This morning, Ryan participated in his first school musical on the stage. I could tell he was nervous about it. He didn’t want to talk about the program whenever I brought it up. Last night, out of the blue, Ryan told me he wanted to wear his Lego Movie “Everything is Awesome” shirt to school the next day. Ryan never requests to wear a certain shirt. I explained that he was supposed to wear a blue shirt for his musical. Maybe he thought that if he showed up at school wearing a different shirt, he wouldn’t have to participate.
All the parents, grandparents and friends gathered in the cafeteria and watched the first graders file onto the stage. The assistant teacher held Ryan’s hand and encouraged him to keep walking to his place on the step. I saw some smiles on his face. Good! He wasn’t totally terrified. And he didn’t bolt off the stage in the middle of the performance like I thought he would do. He didn’t sing or do any of the motions, either. There he stood, in the front row of the risers, looking all around at the audience, but not singing a note.
Afterwards I saw his teacher. She explained to me that he did do the motions and mouthed the words several times during practice. I had no doubt he knew all the songs. But to me, it was thrilling to see Ryan, despite his sound sensitivity, participate the best that he could and make it through the whole, over stimulating performance of loud music and loud voices speaking into the microphone. And not once did he put his hands on his ears.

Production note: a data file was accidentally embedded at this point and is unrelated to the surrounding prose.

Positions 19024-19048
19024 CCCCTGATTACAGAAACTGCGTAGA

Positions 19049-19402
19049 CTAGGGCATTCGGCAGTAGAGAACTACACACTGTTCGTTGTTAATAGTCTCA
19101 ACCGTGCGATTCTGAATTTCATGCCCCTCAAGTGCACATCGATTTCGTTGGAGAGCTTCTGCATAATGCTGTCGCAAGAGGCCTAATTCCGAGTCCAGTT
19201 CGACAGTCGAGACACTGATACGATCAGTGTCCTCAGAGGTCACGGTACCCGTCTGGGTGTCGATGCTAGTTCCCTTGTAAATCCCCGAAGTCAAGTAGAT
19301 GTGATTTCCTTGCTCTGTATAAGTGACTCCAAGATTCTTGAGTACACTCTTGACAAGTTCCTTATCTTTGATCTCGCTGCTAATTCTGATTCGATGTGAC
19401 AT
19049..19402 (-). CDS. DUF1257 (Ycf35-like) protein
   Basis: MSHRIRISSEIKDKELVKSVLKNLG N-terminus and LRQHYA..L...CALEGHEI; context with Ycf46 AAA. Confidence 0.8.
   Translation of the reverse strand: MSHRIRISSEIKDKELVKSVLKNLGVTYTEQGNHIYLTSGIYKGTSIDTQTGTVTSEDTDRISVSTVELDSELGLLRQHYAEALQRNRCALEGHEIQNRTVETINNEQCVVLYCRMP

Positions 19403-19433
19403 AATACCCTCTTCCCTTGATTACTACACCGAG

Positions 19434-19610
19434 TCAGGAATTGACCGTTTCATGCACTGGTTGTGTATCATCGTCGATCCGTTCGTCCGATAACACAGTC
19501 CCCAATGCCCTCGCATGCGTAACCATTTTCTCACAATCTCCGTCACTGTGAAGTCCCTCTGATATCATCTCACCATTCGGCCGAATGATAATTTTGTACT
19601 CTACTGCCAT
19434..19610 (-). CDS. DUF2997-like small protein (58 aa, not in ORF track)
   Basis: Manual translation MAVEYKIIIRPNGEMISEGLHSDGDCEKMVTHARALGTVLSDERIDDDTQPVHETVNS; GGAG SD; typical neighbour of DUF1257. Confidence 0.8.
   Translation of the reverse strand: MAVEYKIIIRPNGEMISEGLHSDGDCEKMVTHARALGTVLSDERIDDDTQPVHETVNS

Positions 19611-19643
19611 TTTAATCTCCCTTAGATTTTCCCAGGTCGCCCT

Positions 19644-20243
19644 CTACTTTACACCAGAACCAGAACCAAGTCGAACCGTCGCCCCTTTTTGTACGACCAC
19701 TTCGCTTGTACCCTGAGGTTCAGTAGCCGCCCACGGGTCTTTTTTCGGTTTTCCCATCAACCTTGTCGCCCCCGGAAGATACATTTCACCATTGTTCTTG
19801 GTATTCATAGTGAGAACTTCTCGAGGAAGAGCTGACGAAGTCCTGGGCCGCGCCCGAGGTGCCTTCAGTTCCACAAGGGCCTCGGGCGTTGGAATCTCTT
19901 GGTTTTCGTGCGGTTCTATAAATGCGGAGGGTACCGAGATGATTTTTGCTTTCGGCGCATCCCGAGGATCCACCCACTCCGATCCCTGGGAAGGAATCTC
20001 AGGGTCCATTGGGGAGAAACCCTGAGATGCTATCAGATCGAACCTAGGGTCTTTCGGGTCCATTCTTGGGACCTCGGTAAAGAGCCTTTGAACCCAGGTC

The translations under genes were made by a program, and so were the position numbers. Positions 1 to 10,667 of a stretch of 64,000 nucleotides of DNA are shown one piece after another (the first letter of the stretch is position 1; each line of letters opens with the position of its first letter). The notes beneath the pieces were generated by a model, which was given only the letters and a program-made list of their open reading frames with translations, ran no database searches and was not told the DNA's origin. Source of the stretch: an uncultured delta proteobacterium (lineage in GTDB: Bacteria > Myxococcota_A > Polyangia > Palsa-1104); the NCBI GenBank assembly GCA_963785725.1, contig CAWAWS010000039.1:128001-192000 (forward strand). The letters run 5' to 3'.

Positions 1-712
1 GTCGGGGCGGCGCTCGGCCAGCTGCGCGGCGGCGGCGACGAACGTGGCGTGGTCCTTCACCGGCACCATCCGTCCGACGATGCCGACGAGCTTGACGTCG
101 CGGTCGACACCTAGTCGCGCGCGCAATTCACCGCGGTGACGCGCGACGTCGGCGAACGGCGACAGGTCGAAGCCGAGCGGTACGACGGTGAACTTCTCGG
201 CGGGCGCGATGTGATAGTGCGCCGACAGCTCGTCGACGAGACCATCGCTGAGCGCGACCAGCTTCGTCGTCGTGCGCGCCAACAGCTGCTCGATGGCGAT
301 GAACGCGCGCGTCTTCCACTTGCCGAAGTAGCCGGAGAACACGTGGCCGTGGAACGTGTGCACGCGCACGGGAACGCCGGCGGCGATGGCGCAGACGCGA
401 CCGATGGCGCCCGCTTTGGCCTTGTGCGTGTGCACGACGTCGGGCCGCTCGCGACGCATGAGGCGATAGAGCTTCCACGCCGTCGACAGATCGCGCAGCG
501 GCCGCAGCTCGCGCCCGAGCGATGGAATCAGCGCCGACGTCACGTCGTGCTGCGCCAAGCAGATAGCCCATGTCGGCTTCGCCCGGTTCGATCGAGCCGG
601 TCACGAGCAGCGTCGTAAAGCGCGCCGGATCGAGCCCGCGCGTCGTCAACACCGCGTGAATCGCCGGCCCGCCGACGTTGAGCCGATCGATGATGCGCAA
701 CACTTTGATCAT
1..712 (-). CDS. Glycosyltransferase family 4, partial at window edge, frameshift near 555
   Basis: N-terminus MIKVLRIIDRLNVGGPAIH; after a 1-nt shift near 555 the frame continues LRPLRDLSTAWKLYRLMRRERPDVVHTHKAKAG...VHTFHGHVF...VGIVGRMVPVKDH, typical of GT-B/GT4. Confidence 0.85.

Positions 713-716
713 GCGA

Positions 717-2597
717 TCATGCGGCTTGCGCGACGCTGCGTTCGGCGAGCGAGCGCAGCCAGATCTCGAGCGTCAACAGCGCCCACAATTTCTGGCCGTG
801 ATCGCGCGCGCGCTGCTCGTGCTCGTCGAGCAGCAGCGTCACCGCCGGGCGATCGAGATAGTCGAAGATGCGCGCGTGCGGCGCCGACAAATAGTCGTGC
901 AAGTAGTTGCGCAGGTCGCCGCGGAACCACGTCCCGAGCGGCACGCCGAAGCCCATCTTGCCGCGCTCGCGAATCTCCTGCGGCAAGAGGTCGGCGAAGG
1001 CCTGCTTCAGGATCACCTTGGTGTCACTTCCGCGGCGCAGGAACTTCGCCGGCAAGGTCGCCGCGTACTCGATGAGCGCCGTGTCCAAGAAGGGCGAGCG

The principal told the parents that their child would be waiting in the gym after the performance for a hug before going back to class. I knew Ryan would not want a hug from me or want to give me a hug. In fact, I knew he would be uncomfortable seeing me. Children with autism need certain routines to be the same. And it wasn’t routine to see mommy at school. Ryan has rigid rules about where people and things belong. Mommy belongs at home. Teachers belong to school. I walked over to Ryan standing against the wall in the gym. I knew he was uncomfortable. It was loud and crowded. All this commotion was not a part of the typical school day. “Awesome job!” I said to Ryan. He turned his face away from mine and motioned for me to go away.
I said good bye, walked out of the building to my car, and drove away, knowing that hugs would come later. Right now i was over joyed that Ryan had made the huge step of being able to tolerate being on the stage.